She then quickly added an interesting point: she wondered out loud how it is possible for a religious person to stay in one place, simply praying all day long. She admired the commitment that these women make, even today, but thought their time might be better spent praying a little less and helping the needy a lot more. She said that a person can give their life to God and still interact with people.

Our teacher would be the first to say that she doesn’t know much about “religion.” But her simple insight into how a normal person perceives the “religious” renewed my commitment to be salt and light in the world. I share her respect for men and women who can make a vow to live in seclusion for the rest of their lives. But I also share her opinion that the world needs people who don’t only pray, but also work.


Kids say the darndest things…

Posted in Uncategorized at 2:49 pm

Quick quote from Trey… We were about to sit down to eat dinner tonight. Trey looks at his glass full of milk, furrows his brow, gives us all “angry eyebrows” and says, “I wanted juice. I am very disappointed in you!”

Hilarious! Where do they get these things?


I’ve got some awesome kids…

Posted in Uncategorized at 1:32 pm

Today was just full of little stories … If you’d like the short and sweet version: the kids did great at their first day of school. Read on for more tidbits:

The kids woke up early, got dressed, put on their grembiule (a kind of smock they wear as uniforms), grabbed their backpacks and were ready to go. After a few pictures, we headed for school. All three kids go to school in the same building, but Trey’s school is actually a different school in the same building. The big kids got dropped off first, but we weren’t ever able to visit their school or meet their teachers. We arrived to a literal mob of parents, all wandering from room to room asking if their kids were in this class. Not as organized as we would expect, but it all worked out just fine. We found Chloe’s teacher, who leaned over as soon as she realized who Chloe was and said, “Hello! Welcome … to … our … class! I … am … your … friend!” Her English was hesitant, but Chloe got the message and smiled a big smile of relief. She whispered to me, “Dad! I found my first friend!” Dad gets choked up a little bit … The teacher announced it was time for the parents to leave, and we all shuffled out the door.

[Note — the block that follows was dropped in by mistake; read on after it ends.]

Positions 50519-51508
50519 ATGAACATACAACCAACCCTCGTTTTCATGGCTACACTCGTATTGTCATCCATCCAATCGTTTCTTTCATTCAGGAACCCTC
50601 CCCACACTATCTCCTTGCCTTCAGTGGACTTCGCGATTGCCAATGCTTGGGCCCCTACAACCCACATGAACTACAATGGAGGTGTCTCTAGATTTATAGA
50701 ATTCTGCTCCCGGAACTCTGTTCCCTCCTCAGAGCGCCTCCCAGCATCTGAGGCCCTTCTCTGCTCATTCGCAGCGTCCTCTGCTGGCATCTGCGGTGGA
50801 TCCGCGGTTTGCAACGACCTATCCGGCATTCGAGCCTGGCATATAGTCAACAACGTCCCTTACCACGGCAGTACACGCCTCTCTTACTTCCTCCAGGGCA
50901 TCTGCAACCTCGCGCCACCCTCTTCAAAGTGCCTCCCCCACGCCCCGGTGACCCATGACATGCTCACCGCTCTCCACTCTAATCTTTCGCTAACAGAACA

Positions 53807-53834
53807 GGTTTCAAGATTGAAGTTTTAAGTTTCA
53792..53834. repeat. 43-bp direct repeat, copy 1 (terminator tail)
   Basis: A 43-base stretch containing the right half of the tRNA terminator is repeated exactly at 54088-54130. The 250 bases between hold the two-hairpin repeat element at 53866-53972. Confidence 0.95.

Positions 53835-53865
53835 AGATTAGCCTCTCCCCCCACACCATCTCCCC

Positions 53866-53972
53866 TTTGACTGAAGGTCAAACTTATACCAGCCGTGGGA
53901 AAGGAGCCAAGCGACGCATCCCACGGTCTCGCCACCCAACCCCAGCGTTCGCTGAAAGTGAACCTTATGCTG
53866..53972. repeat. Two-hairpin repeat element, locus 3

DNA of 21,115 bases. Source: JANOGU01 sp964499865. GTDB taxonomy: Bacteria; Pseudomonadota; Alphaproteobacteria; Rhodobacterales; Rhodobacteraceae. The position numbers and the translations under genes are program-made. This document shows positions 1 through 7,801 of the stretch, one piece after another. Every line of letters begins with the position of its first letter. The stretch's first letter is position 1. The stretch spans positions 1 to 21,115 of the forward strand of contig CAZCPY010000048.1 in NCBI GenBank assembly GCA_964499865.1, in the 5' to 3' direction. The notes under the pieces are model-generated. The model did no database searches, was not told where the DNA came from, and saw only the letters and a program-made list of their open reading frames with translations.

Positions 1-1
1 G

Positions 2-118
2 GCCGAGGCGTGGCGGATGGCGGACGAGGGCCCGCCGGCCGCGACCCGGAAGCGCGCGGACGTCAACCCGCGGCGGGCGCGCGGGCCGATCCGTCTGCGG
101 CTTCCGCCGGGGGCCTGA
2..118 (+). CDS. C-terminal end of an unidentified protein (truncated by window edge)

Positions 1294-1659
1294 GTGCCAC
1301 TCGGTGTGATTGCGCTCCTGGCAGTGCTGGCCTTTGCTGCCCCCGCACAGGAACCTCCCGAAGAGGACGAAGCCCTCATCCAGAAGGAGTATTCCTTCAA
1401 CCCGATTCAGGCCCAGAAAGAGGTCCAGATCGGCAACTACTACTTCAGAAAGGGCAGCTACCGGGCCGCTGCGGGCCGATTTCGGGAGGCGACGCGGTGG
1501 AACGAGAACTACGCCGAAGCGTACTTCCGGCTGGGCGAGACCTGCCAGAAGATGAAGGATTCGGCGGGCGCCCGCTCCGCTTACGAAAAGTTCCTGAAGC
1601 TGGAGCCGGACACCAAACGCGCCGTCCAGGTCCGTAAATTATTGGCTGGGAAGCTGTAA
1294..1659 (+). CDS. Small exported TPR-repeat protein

Heidi went to take Lance to his class. I peeked in on him before I left and he gives me a big thumbs up. Dad gets choked up a little bit …

We have a few minutes before Trey goes to school, so we waited on a nearby bench with Trey. I watched the parents milling around and catching up.

We head downstairs to Trey’s school and found the exact opposite situation. It was quiet, almost serene. Kids were playing in classrooms with books and puzzles. A few parents were sitting with their little ones. Trey’s teacher greeted him warmly, reassured us, and sat him down to play. We barely even got a “goodbye” out of him as we left. Dad gets choked up a little bit …

We catch the bus to our school, and my mind was constantly flitting back to Scuola Lombardo Radice and Scuola Leonardo Da Vinci. It was a little hard for me to concentrate on my lesson, but my teacher understood. I was glad for that.

We ducked out of school early to go get Trey. His teacher thought we might want to ease him into the schedule. When we poked our heads into his classroom we found him sitting in a circle with his classmates who were singing a song. His teacher said, “Trey, chi è¨?” Who is that? He looked at the door, and ran straight to me. Dad gets choked up a little bit. His teacher told us he did great, and that he should be staying the whole time very soon. She shuffled Trey back in the room and told the class to say goodbye to Trey. First they all said, “Ciao!” and then they all said “Good Bye!”

When it was time to get the big kids we found the same horde of parents, this time kept outside the front doors of the school. When the bell rang, kids came pouring out of the school to find a sea of adult faces. Intimidating for me, and I’m a little older than 5! I couldn’t help but smile … this is exactly how things are done in Italy. We saw Lance and then Chloe and then the stories came pouring out. While coloring, Chloe’s teacher asked her “come se dice nube in inglese?” And Chloe answered, “Clouds!” Did I ever teach her that word? Nope. She just learned it!

I have tons more, but this is getting long. Thanks so much for your prayers. We’ll keep the stories coming…

Want to see pictures? Go here: http://www.goancona.com/rotertspictures


9 Hours, 56 Minutes